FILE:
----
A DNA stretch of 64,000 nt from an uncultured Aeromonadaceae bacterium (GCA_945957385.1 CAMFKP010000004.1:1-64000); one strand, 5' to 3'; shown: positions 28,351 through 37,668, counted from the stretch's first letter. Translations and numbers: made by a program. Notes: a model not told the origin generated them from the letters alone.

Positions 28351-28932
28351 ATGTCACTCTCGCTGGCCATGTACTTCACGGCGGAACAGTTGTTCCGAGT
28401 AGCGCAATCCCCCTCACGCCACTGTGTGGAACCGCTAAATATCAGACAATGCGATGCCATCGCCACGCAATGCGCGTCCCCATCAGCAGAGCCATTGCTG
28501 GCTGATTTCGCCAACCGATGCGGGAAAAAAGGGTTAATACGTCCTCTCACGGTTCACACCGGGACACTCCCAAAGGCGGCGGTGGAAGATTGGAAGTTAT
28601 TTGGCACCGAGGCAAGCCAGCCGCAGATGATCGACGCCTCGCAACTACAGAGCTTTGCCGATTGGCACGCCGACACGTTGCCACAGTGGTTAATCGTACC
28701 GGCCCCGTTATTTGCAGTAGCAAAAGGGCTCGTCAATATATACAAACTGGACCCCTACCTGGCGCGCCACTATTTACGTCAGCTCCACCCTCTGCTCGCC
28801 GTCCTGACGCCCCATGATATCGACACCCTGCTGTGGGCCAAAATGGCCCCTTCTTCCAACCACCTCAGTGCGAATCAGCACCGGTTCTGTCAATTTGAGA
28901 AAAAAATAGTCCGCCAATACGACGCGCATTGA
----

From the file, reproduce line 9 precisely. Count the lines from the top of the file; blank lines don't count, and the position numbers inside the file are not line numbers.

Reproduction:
28901 AAAAAATAGTCCGCCAATACGACGCGCATTGA